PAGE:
Tag: Yaa Asantewaa


Touring Ghana – Part 8…

Ashanti Region

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Birthplace of historical figures Yaa Asantewaa and Okomfo Anokye, land of the ‘Golden Stool’ and gold, home of quality kente cloth, the Ashanti region if one of the most important regions in Ghana with a powerful history to match. With historic palaces, festivals filled with pomp and pageantry, unspoiled natural attractions, picturesque villages and wild life parks, a trip to the kingdom of gold is a trip one is unlikely to forget.

Getting there

There are STC buses that travel to the region’s capital Kumasi from all parts of Ghana. For those of you who wish to fly, there are flights from Accra to Kumasi at least twice a day and least once with other major regions with airports.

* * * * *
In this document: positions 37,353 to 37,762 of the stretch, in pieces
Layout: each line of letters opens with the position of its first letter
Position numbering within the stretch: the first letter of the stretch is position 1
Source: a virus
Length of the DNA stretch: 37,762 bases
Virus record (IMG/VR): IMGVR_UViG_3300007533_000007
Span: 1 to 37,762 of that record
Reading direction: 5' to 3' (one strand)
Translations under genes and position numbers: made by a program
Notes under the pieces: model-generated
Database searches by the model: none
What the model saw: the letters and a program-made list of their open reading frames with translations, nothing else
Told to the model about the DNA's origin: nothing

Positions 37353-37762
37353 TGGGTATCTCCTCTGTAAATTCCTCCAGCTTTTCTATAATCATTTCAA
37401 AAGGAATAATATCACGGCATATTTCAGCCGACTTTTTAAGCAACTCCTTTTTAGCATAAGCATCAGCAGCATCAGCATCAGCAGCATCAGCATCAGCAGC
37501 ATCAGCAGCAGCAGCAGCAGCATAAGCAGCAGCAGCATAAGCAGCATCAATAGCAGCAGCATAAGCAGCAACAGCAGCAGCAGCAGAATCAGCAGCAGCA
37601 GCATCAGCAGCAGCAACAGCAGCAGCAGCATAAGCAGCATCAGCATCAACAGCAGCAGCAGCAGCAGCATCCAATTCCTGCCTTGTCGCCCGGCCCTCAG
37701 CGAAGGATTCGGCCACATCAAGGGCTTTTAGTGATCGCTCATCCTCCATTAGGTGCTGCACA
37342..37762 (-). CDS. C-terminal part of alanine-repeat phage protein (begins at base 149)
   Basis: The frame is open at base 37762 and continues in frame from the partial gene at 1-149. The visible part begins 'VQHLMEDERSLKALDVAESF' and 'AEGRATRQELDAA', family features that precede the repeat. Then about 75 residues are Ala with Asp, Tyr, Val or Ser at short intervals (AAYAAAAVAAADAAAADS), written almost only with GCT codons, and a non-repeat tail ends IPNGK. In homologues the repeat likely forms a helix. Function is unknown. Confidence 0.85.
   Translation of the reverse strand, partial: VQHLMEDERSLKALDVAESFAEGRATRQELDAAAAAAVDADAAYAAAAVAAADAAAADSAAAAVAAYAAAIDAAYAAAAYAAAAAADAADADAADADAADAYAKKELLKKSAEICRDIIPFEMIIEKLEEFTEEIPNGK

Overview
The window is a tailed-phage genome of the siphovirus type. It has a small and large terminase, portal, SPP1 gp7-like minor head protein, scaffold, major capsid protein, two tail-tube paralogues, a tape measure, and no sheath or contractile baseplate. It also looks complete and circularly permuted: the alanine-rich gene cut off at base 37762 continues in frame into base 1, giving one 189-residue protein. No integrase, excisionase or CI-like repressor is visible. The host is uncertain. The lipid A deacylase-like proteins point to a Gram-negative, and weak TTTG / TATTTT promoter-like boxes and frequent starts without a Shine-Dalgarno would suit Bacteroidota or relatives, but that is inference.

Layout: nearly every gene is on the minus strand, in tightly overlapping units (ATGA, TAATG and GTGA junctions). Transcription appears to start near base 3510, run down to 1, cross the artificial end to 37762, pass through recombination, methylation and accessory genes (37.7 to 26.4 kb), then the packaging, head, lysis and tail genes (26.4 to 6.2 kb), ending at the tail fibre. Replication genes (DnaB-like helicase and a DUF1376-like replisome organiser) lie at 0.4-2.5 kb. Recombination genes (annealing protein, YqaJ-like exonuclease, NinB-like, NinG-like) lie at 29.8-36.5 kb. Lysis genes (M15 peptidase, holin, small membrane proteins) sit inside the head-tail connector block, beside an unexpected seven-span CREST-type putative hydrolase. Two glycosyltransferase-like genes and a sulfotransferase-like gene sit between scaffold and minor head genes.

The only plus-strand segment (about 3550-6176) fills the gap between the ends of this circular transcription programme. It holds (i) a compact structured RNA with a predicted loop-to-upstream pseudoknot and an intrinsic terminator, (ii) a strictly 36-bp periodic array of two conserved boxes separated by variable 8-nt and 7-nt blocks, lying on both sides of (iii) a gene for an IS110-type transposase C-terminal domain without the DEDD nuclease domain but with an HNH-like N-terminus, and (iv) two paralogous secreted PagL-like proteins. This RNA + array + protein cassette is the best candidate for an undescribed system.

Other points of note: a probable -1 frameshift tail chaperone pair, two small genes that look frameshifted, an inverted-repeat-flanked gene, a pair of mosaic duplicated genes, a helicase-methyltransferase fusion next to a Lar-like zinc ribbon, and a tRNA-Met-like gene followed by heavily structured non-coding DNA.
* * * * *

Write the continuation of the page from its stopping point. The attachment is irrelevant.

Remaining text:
Where to stay

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Being a major region in Ghana, the Ashanti region has several hotels, guest houses and resorts to suit any budget. Some of the best in the region are Wadoma Royal Hotel, Lake Bosomtwe Paradise Resort, Royal Park Hotel, Sanbra Hotel, Amis Wonderland Hotel, Laposada Hotel and Sweet Vine Hotel. In terms of places to eat there are many restaurants and fast-food outlets providing local Ghanaian dishes and international dishes such as Chinese, Indian and other continental meals. But to get a real taste of authentic local food and drink visit the numerous chop bars available local open air bars and street cafés.

 

Things to do